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Hopefully this question isn't too broad…

I am a competent iOS programmer and have some experience with Java (command-line tools). Over the last year or two I've dabbled into HTML, CSS, and JavaScript. Learning iOS and Java, I started with a book (Programming in Objective-C (Kochan)—it was my first language besides a tiny bit of C) and once I got the syntax down, I would just go to the source of documentation and figure things out. I know the HTML, CSS, and JavaScript syntax, but I don't know how to put it all together into a "modern"/well-designed web page. I can do some some simple formatting, run some scripts, but the layout still looks like it was designed by a 90-year-old bank executive in a cheap suit. I don't see how to put the languages together into a webpage…Given static images, I would not be able to pull together a mockup of the SO site, for example. I know about <img> tags and basic CSS position, but it's just not coming together for me. I also find that what little "official" documentation (W3Schools) exists is rather shallow and does not do a good job of joining everything together…but that might just be because I'm not familiar with everything.

Can anyone recommend any really good resources (web or print, preferably not video, as I'd like to go at my own pace) that can help me?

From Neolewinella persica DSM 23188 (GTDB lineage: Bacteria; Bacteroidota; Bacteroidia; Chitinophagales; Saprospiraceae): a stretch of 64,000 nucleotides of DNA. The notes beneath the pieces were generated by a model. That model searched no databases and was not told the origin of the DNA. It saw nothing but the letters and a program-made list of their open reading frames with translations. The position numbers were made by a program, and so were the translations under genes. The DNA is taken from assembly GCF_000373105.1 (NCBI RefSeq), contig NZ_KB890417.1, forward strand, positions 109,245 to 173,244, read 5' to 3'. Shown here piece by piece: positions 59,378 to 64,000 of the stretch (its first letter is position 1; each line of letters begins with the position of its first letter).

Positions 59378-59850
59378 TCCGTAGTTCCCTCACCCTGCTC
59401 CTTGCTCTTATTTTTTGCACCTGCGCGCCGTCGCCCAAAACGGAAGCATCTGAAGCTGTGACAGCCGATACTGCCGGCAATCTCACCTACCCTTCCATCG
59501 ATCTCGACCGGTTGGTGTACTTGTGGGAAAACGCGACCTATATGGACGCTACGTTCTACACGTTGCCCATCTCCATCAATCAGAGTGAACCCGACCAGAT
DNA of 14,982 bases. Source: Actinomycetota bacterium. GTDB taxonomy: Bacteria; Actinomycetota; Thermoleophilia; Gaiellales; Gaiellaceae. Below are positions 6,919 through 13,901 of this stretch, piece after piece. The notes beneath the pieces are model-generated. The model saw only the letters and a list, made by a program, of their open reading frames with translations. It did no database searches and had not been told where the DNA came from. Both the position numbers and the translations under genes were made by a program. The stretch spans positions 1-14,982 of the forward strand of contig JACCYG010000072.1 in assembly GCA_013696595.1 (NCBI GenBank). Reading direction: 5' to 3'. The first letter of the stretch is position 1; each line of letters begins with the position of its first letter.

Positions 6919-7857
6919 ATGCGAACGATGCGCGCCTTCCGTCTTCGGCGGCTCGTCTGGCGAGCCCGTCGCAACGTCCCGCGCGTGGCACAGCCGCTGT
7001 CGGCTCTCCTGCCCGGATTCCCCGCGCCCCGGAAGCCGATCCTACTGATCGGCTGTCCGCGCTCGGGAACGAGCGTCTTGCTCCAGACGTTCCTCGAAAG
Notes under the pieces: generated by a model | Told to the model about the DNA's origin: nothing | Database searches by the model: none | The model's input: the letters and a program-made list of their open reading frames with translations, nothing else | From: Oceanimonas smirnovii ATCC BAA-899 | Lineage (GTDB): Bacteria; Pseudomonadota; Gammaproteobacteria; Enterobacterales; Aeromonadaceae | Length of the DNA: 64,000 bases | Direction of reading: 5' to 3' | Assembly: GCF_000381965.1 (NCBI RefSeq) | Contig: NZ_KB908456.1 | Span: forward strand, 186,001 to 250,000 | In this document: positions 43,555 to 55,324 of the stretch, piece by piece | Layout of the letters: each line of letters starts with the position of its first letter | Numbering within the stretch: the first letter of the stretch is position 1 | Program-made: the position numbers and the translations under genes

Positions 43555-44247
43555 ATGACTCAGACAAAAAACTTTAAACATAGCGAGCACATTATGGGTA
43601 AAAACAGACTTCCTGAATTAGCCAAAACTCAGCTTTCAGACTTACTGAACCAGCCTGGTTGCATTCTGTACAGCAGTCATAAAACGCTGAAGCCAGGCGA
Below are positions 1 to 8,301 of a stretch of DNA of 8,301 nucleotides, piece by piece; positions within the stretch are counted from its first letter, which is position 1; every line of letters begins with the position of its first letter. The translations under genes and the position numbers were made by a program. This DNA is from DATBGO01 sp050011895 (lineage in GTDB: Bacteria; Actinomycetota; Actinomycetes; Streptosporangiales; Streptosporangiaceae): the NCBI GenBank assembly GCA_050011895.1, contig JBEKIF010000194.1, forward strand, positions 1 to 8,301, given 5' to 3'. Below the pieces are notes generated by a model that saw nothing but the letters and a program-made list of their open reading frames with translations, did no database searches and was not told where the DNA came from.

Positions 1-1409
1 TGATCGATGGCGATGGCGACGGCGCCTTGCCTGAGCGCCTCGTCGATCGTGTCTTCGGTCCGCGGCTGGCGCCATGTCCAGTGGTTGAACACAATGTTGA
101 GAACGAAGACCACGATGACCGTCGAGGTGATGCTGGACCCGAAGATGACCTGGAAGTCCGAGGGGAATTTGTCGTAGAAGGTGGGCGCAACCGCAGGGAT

Addendum: Coming from a desktop platform, I'm used to things being where they are and having much more control over aspects, primarily UI layout but also data input methods and processing—iOS and Java have much richer libraries than JavaScript. How should I get around this mentality? Does anyone have any personal experience?

Update 1: Thanks for the replies (This is more for the comments; Daveo's answer is rather helpful). However, I do want to say that it's not the actual design I need help with—it's converting the design into code, not only in mockup/layout form but also in actual usability.

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W3Schools is not official documentation, and is actually a rather bad resource: w3fools.com –  djlumley Aug 17 '11 at 23:14
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W3Schools Eeeeeeeeek! –  PeeHaa Aug 17 '11 at 23:15
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It's like an art really. You cant just say what book can I read to make me good at art? The only effective way to get better is to just make lots and lots of sites. Everytime you see something like, "I wan't that column to be slightly more to the left" look up the CSS way of doing it and remember it for next time. Because of browsers incompatibilities and differences in supported standards, some things can only be learnt by the experience of failing, and working around the problem. –  James Hay Aug 17 '11 at 23:16
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Just to add to my previous comment. One method of learning I found useful is to look at awesome sites you find, and inspect them with some sort of developer tools (eg Chrome dev tools, firebug etc). Then you can find all the CSS they used and eliminate them one by one until you find the rule that is creating the visual you like. –  James Hay Aug 17 '11 at 23:21
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I'd also like to suggest some peer review. show your site to someone who knows about design and can critique it for you. also: webpagesthatsuck.com –  James Khoury Aug 17 '11 at 23:24